On 5 June 2018, the European Commission organised a civil society dialogue to discuss the upcoming Sustainability Impact Assessments (SIAs) that are intended to inform EU trade negotiations with Indonesia, Malaysia and the Philippines. Development Solutions, the company carrying out the SIAs, released its inception reports which, among other things, outlines the methodology and identifies sectors where social, human rights and environmental impacts will be assessed.
At the meeting, NGOs reiterated social and environmental concerns expressed in a joint statement during the fourth round of negotiations toward an EU-Indonesia Free Trade Agreement (FTA).
For instance, the inclusion of palm oil in the negotiations has been one of the most visible – and heated – issues in the debate, because increased trade in palm oil and other commodities driving deforestation will undermine EU commitments to achieve zero deforestation by 2020.
In addition, human rights and environmental groups operating in Indonesia have reported that the large-scale clearing of forests resulting from investments in mining has led to human rights violations: illegal land grabs and the displacement of indigenous populations. The possible inclusion of investment and public procurement chapters in the FTA could increase human rights violations and deforestation.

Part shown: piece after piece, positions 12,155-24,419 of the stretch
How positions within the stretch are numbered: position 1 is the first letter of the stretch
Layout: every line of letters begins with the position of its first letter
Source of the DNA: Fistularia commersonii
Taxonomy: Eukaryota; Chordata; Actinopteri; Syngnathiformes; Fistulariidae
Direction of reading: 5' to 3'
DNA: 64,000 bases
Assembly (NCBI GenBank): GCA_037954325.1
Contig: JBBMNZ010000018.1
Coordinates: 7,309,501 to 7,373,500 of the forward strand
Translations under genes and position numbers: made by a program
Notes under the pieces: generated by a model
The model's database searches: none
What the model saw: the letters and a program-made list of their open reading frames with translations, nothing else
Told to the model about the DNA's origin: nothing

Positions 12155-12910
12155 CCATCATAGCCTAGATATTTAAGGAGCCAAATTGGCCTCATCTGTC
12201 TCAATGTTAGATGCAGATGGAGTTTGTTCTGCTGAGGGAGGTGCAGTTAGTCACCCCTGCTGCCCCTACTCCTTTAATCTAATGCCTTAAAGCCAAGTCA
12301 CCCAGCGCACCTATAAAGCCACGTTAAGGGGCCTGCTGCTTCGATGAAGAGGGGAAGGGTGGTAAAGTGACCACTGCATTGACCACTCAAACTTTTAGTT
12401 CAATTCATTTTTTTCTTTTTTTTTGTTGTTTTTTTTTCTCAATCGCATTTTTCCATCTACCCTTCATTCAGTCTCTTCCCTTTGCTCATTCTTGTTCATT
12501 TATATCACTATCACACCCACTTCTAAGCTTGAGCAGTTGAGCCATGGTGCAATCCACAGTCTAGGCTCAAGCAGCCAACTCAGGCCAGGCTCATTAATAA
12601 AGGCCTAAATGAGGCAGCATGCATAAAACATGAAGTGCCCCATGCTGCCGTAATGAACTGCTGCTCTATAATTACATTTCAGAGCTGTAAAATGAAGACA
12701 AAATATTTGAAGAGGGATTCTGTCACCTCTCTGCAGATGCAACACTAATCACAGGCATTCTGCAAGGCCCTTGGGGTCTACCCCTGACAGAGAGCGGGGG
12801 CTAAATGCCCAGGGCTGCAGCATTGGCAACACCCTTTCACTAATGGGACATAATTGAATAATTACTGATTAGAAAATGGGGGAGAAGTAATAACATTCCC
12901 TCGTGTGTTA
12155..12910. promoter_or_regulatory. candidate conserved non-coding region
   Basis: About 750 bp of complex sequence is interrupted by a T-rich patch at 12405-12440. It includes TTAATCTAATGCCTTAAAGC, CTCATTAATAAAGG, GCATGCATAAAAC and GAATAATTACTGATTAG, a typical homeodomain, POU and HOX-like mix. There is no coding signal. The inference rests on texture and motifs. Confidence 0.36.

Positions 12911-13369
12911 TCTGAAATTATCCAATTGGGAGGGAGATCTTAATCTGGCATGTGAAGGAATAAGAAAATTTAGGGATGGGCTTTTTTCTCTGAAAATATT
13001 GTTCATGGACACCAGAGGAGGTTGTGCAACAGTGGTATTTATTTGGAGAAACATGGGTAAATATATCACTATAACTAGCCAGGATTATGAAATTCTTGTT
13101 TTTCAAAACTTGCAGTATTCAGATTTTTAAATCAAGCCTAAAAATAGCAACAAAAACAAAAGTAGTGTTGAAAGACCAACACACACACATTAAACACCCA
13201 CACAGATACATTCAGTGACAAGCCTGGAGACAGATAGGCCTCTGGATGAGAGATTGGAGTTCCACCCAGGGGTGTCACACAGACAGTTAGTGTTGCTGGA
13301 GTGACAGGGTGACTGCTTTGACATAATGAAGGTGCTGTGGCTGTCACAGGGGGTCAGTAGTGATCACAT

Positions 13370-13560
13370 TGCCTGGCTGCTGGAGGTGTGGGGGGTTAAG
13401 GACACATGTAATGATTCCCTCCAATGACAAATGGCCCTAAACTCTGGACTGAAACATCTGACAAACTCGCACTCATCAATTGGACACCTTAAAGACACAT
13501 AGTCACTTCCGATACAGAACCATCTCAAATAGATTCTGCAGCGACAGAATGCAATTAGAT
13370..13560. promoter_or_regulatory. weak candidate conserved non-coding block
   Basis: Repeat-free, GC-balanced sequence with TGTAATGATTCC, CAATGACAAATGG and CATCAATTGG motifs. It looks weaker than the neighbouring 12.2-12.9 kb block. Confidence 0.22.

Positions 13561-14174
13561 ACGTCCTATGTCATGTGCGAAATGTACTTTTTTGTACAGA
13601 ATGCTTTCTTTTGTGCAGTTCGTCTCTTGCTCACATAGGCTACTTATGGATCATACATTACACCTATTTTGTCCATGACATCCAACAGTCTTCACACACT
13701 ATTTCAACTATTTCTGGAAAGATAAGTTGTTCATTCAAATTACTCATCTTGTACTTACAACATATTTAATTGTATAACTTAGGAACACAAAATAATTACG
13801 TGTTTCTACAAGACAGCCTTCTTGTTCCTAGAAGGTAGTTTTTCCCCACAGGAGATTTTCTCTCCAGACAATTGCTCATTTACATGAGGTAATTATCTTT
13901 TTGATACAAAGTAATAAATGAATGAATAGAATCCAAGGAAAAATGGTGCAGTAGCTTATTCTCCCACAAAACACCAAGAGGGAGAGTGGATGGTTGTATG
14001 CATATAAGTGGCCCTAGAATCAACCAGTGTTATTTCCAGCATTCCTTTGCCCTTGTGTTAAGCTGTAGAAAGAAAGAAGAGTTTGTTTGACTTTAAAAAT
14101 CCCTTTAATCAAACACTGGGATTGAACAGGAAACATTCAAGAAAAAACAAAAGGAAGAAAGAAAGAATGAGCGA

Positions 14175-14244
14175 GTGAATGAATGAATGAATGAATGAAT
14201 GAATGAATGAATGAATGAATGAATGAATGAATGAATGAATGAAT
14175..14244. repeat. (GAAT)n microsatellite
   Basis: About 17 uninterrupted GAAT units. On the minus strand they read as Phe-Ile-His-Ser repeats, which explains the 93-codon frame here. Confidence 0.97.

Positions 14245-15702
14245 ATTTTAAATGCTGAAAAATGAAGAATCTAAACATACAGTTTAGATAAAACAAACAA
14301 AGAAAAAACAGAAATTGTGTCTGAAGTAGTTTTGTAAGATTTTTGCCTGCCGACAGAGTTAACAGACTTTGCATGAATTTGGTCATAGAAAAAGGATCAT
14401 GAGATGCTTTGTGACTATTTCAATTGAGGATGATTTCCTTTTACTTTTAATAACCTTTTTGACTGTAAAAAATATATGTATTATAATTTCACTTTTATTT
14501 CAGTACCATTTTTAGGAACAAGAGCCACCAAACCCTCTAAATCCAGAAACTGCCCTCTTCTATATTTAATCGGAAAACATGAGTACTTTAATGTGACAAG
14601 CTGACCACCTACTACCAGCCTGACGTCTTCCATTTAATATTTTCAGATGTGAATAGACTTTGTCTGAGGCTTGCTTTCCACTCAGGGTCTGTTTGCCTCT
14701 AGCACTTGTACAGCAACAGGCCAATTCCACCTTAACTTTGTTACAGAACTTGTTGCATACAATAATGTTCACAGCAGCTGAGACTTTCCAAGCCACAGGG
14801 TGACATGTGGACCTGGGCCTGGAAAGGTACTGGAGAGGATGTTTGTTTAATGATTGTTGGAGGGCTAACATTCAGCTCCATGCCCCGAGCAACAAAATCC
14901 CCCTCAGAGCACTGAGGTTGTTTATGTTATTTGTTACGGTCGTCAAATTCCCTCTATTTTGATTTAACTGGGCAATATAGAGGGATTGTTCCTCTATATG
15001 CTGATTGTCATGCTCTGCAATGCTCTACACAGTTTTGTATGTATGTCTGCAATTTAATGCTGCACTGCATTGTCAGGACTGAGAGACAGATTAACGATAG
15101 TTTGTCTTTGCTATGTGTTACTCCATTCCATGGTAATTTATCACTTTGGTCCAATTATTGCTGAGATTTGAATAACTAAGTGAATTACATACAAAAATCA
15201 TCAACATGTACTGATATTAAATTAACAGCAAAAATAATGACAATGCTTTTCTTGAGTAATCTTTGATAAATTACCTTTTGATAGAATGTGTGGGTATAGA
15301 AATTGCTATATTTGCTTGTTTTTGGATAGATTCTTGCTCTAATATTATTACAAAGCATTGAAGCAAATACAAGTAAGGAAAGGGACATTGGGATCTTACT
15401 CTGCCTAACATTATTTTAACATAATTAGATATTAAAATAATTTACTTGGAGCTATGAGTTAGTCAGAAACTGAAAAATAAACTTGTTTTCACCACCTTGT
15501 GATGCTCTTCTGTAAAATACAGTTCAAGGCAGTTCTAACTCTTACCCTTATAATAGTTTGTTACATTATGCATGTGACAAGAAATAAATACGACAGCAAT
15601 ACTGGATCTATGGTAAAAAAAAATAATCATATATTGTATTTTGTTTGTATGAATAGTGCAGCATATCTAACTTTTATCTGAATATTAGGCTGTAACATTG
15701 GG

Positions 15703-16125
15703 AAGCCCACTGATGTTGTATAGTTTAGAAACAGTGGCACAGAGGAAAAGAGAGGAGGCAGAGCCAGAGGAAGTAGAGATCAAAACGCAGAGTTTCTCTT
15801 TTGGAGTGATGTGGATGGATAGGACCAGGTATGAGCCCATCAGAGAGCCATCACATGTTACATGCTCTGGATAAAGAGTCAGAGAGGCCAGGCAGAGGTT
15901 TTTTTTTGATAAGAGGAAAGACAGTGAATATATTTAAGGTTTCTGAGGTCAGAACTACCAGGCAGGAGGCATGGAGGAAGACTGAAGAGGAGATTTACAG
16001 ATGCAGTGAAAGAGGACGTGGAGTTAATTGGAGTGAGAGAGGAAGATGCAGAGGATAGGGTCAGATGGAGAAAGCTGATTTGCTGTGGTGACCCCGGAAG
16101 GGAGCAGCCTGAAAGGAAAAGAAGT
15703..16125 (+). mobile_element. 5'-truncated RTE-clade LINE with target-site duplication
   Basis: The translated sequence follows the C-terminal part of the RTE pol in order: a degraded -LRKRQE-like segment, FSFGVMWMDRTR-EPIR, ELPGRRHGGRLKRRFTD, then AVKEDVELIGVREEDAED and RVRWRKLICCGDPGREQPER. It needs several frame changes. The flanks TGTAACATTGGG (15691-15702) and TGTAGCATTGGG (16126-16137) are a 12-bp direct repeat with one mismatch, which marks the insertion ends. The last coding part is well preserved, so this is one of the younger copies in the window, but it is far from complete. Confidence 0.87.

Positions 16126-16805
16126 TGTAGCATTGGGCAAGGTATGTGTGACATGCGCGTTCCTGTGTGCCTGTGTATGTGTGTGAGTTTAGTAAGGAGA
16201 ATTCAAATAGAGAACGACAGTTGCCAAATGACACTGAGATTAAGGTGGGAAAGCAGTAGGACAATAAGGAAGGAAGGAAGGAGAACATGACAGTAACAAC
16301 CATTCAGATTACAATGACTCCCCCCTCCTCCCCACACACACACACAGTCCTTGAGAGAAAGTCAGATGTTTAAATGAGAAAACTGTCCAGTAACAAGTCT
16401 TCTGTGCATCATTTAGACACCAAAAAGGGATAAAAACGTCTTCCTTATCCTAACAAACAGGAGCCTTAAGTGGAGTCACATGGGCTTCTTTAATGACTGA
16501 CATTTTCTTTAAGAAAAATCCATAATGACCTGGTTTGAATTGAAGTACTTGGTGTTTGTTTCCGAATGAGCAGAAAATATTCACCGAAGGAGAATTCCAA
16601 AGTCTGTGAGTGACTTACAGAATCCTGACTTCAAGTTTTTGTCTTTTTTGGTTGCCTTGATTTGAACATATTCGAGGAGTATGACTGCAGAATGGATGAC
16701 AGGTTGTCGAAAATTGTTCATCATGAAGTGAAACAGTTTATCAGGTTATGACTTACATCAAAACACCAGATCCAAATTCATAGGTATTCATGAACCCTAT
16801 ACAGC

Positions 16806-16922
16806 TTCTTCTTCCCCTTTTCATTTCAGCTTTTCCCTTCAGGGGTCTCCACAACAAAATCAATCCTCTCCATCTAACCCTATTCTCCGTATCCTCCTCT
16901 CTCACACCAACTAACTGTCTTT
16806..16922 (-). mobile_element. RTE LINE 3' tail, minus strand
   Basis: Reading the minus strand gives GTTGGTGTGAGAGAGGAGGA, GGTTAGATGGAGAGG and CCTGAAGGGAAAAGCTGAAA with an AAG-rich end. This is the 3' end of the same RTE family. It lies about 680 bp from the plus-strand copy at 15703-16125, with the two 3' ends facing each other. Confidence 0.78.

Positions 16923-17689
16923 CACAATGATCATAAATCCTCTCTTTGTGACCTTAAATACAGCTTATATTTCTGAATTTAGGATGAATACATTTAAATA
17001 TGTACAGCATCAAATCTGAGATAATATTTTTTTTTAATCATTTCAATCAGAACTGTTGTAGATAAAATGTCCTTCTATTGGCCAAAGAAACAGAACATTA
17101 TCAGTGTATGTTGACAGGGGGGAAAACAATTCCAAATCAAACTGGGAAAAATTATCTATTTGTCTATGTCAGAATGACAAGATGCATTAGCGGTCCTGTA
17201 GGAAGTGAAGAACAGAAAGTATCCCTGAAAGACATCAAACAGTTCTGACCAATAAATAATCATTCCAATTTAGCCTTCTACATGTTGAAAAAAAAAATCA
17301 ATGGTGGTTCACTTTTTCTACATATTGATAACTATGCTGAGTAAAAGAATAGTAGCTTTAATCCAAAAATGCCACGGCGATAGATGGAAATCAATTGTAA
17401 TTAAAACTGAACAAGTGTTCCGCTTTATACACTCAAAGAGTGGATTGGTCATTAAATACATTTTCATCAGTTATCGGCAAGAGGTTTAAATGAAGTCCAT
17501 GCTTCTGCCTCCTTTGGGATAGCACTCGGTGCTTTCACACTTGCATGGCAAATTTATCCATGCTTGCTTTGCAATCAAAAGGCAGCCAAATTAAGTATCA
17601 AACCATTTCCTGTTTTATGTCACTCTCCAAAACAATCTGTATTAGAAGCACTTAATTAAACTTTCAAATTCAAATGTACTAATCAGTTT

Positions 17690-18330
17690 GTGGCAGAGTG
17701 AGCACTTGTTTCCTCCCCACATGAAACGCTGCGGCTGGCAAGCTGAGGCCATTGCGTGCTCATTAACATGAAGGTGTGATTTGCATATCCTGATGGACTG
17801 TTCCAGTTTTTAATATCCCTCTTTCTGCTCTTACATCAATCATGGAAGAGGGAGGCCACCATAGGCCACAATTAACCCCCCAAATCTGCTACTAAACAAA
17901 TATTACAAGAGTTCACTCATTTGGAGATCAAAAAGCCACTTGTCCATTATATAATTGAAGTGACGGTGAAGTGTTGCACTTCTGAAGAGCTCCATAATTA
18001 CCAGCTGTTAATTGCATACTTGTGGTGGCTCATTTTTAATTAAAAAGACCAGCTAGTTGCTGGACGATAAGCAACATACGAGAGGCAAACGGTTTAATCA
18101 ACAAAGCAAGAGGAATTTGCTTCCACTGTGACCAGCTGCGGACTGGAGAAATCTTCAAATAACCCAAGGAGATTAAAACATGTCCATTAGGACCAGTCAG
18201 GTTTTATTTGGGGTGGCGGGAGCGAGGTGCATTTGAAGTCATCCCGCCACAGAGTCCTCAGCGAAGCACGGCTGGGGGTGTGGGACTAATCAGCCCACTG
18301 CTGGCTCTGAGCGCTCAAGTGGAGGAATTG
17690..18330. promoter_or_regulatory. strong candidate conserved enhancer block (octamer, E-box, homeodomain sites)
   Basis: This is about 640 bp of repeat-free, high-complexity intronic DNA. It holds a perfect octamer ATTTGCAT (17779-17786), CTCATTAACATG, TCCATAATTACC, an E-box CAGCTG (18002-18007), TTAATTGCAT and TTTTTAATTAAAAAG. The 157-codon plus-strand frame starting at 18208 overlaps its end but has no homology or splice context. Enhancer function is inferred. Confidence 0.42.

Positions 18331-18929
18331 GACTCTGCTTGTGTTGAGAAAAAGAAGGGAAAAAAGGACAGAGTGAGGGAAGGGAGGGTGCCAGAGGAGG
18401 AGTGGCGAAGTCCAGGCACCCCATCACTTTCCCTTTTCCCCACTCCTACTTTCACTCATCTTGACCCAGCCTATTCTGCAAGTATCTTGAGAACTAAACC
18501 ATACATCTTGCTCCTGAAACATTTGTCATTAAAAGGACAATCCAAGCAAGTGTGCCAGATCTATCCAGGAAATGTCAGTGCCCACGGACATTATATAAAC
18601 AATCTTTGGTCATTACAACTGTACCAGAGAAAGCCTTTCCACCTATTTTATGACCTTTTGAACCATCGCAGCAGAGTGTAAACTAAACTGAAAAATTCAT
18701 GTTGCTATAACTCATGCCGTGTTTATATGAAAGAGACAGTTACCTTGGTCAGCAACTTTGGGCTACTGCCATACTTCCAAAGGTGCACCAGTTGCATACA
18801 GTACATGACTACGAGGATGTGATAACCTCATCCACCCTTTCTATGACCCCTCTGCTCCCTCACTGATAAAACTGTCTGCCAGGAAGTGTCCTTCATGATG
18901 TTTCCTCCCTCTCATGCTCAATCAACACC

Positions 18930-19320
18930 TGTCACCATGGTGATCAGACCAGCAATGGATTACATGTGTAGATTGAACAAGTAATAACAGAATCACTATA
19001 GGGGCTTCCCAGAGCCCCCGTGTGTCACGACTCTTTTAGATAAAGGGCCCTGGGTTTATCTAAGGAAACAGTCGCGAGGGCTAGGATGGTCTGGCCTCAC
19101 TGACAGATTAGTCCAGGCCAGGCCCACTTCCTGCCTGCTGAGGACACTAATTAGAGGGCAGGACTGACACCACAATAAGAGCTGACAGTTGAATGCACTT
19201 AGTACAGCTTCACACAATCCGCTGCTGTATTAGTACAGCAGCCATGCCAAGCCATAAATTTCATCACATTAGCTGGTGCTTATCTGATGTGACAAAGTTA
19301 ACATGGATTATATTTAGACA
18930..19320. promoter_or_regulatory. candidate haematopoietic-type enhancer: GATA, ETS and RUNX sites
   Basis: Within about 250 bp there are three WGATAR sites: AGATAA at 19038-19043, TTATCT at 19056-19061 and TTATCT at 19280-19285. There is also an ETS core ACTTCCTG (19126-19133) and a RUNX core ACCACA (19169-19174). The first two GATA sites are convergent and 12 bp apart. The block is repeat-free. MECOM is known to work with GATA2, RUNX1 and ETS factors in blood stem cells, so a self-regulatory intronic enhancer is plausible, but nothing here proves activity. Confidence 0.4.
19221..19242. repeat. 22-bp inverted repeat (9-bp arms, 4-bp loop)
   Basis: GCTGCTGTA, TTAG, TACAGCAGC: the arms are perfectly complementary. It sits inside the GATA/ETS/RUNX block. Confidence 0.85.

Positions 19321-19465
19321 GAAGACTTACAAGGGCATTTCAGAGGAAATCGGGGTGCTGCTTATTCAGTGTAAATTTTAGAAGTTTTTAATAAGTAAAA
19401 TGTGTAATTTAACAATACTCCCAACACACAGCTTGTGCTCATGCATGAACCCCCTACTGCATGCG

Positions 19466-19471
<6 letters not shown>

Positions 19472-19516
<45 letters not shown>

NGOs are worried the human rights dimension will be overlooked. The 2011 UN Guiding Principles on Human Rights Impact Assessments of Trade and Investment Agreements should be a guiding light since they provide important insights into how human rights impact assessments can ensure that FTAs are consistent with their obligations under international human rights law.
Finally, NGOs are concerned that the Indonesia SIA will amount to an elaborate exercise in ticking boxes, particularly since trade negotiations are running parallel to SIA formulation. No indication has been given about how the Commission and the Council will integrate SIA recommendations into negotiations to mitigate potential negative impacts.
An FTA between the EU and Indonesia should only be concluded if helps address climate change, protect forests and respect human rights.
A new round of negotiations toward an EU-Indonesia FTA will take place in Brussels in mid-July 2018.